Book Review: We’ve Come to Take You Home by Susan Gandar

I had the honour of receiving a copy of this book directly from the author (thanks for shipping all the way from Australia!), and was absolutely delighted. I don’t normally read WWI fiction but I am glad that I ended up stepping out of my comfort zone as this book had everything that I wanted – mystery, drama, historical context, and characters that form a vice-grip on your heart strings.

weve comeTitle: We’ve Come to Take You Home

Author: Susan Gandar

Publisher: Matador

Publication Date: March 28, 2016

Genre: Fiction, Literary Fiction, Historical Fiction

Themes: Family, WWI, Romance, Time-slips

Features: N/A

My Rating: 4.5/ 5


From Goodreads…

It is April 1916 and thousands of men have left home to fight in the war to end all wars. Jessica Brown’s father is about to be one of these men. A year later, he is still alive, but Jess has to steal to keep her family from starving. And then a telegram arrives – her father has been killed in action.

Four generations later, Sam Foster’s father is admitted to hospital with a suspected brain haemorrhage. A nurse asks if she would like to take her father’s hand. Sam refuses. All she wants is to get out of this place, stuck between the world of the living and the world of the dead, a place with no hope and no future, as quickly as possible.

As Sam’s father’s condition worsens, her dreams become more frequent – and more frightening. She realises that what she is experiencing is not a dream, but someone else’s living nightmare…

We’ve Come to Take You Home is an emotionally-charged story of a friendship forged 100 years apart.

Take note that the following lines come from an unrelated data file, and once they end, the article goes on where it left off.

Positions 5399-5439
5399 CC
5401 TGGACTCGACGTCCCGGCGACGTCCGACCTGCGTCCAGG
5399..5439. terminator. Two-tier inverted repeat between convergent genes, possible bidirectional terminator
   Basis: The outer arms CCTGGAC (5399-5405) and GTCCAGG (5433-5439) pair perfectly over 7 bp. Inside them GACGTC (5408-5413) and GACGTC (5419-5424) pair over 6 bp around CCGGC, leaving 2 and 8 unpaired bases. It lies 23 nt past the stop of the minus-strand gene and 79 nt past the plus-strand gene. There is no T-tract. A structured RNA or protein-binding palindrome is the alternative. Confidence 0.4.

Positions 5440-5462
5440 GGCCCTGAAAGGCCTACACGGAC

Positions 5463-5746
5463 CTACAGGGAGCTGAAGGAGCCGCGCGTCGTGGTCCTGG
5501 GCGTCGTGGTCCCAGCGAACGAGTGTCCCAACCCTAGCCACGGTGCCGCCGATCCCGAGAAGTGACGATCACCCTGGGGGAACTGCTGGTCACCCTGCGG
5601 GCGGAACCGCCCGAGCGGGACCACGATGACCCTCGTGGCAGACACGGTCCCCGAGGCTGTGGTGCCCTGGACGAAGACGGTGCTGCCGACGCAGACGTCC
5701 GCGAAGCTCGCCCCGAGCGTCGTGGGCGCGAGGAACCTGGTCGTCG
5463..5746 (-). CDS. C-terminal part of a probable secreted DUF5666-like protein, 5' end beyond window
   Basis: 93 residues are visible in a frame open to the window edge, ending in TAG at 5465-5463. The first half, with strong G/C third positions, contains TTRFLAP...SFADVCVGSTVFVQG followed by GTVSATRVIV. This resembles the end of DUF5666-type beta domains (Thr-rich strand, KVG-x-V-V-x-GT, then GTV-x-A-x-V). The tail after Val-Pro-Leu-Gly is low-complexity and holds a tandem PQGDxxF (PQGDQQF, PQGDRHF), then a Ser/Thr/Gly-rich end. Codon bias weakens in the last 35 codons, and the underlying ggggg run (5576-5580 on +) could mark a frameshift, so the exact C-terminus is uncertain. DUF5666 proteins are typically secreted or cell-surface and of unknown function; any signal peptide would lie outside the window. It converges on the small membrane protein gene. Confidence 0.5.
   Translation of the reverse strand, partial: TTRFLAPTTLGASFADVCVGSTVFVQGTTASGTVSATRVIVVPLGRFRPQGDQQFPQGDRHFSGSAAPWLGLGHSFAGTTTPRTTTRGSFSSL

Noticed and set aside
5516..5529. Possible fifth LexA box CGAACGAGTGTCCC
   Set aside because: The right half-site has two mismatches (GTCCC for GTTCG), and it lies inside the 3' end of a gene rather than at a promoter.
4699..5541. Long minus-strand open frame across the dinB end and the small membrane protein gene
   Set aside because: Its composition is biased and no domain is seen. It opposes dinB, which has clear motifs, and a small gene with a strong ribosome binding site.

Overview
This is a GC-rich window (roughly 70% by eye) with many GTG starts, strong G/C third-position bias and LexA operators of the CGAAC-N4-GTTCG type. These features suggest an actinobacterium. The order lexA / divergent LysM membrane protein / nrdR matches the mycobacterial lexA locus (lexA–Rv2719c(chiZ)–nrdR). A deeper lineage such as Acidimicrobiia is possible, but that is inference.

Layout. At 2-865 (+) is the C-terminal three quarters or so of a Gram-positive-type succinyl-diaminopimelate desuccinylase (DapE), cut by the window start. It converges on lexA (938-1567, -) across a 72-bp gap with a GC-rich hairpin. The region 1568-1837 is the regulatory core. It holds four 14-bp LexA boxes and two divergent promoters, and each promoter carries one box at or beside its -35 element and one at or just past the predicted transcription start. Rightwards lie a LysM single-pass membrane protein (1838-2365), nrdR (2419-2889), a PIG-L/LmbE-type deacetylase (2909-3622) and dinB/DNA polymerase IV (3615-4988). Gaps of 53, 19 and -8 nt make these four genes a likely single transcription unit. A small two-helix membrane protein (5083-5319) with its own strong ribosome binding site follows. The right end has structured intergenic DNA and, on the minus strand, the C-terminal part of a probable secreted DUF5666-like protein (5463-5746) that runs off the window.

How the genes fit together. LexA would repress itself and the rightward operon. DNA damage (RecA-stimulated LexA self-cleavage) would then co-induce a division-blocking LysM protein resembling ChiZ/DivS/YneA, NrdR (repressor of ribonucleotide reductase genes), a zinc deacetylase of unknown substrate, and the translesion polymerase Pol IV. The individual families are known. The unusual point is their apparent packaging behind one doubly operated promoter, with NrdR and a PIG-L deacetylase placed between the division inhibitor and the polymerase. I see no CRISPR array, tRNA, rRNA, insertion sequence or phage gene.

My Review

It took me a few chapters to get used to the alternating narration and Sam’s time-slips into Jess’ world, but once I did it was easy to see how beautifully detailed and carefully crafted this book is. There is no detail that can be overlooked from the descriptions of jewellery and clothing to places and feelings many of the elements are interchangeable and equally important to both characters. While my love for this book developed as a slow-burn, even after a few days the vivid descriptions and raw emotions have failed to fade.

While I enjoyed Sam’s narrative and her connection to Jess, it was Jess’ story and the depictions of life during WWI that kept me turning the pages. It is all too easy to forget the food and fuel shortages, rationing, the presence of a class stratified lifestyle, and the horrors trench warfare that persisted throughout this time. And yet, the minute details bring these circumstances and so much more to life. The level of research that went into crafting this text is undeniable – I had never thought so much about maid’s-of-all-work, but my heart goes out to all that endured long hours, harsh employers, and often deplorable conditions.